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The easyJet share price rise is falling back. Is this a chance to buy?

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An easyJet plane takes off
Image source: London Luton Airport

As we’ve looked forward to the next phase of lockdown easing for the past few months, easyJet (LSE: EZJ) has been gaining. The budget airline’s share price had been rising gradually from the beginning of the year.

But now we’ve actually moved into the next phase of opening up, it’s fallen back a bit. After reaching a high of 1,095p on 7 May, the shares have shed 10% and ended Monday at 986p.

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We’re looking at a fall of only 4% for easyJet over the past two years, so didn’t the pandemic have much of an effect then? Well, yes it did. And easyJet shares fell nearly 70% in the first month-or-so of the crash. Buy they had been soaring in the first few months of 2020, so much of the fall was just giving up those gains. Still, easyJet has recovered from the pandemic crash very strongly.

Looking back over five years, its share price is down 33%. And it’s been very volatile over that period too. To me, that tells me not to invest in airlines — and I think easyJet is one of the best around. By comparison, International Consolidated Airlines is down 62% over the same five years.

Beating the easyJet share price

And as for Ryanair Holdings (LSE: RYA), well… oh, it’s up 26%. And 26% over five years is a decent return. Hmm, let’s look back further. Over the past decade, the easyJet share price has risen 125%, ahead of the Footsie. But Ryanair has beaten it hands down with a 390% climb.

So have I misjudged airlines? In particular, have I misjudged Ryanair? And why do I keep getting drawn to a sector that I keep thinking I should never invest in?

It’s partly because I’ve flown with both these budget airlines a few times. As a customer, I like easyJet, and I don’t like Ryanair. When I fly with the former, I just turn up and go. But with the latter, there always seems to be an extra hoop to jump through to avoid paying some extra charge or other. And Ryanair consistently comes bottom of customer satisfaction surveys.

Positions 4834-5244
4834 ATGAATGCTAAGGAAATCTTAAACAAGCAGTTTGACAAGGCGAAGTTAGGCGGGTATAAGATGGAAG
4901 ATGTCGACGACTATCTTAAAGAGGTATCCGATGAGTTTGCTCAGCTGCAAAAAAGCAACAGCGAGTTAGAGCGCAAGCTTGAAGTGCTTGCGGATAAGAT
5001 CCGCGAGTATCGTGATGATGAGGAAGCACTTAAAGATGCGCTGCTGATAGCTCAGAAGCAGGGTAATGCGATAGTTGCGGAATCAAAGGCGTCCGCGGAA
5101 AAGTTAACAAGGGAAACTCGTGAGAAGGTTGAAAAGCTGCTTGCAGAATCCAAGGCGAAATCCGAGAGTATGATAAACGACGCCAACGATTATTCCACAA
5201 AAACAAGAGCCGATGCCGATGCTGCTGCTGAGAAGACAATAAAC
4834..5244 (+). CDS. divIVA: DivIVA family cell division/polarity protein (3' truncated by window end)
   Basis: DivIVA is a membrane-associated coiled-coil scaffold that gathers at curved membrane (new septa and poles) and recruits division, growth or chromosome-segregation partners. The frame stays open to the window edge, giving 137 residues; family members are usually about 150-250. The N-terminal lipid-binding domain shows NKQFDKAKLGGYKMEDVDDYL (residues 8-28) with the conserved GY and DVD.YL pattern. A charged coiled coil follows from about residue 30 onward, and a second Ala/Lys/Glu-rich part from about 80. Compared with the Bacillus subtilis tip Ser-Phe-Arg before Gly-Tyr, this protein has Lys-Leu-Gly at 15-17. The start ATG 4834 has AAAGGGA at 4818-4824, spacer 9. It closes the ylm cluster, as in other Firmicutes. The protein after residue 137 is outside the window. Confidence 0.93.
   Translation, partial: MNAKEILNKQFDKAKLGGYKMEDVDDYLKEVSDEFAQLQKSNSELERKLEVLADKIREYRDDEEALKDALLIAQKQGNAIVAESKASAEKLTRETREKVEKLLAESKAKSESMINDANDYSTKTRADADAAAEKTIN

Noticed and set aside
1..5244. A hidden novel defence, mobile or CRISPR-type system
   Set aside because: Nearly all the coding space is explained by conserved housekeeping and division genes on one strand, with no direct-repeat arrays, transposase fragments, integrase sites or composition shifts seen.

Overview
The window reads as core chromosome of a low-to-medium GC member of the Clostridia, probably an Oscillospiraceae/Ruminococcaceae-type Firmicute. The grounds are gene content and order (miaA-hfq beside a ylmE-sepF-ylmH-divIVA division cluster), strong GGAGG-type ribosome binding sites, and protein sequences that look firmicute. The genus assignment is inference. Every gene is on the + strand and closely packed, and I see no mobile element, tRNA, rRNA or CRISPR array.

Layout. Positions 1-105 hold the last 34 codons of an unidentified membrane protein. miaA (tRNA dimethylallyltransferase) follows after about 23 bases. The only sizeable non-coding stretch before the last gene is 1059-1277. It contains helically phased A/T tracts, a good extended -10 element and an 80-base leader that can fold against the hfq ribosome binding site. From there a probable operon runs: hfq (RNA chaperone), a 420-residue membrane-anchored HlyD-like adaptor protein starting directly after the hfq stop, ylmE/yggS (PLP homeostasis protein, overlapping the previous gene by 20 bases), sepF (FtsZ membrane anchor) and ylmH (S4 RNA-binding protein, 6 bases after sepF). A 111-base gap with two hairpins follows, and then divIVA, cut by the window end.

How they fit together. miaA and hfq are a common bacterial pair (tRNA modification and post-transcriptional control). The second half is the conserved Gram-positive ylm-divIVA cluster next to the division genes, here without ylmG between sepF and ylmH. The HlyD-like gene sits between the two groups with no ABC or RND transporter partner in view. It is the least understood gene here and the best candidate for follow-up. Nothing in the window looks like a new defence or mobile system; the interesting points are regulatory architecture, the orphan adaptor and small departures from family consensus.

Ryanair share price strength

So why has the Ryanair share price been convincingly beating the easyJet share price? I’d always fly with easyJet, given the choice, and I think that’s the nub of it. Due to the way routes and landing slots are managed, I don’t think I’ve ever had a direct choice between one or the other. Either one flies there, or the other does.

And when we have mini-monopolies over routes, maybe the penny-pinching, poor customer service, business model is superior. I mean, what is there to lose? So, will I finally turn and invest in one of these airlines? I keep thinking maybe I will, and maybe my aversion to airline shares is losing me some potential profits.

But then I remember that airlines are hostages to fuel prices, and offer little in the way of competitive choice other than price (at least, where there’s competition on routes).

So no, the weakening easyJet share price still doesn’t tempt me, and nor does the strong Ryanair share price.

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Alan Oscroft has no position in any of the shares mentioned. The Motley Fool UK has no position in any of the shares mentioned. Views expressed on the companies mentioned in this article are those of the writer and therefore may differ from the official recommendations we make in our subscription services such as Share Advisor, Hidden Winners and Pro. Here at The Motley Fool we believe that considering a diverse range of insights makes us better investors.

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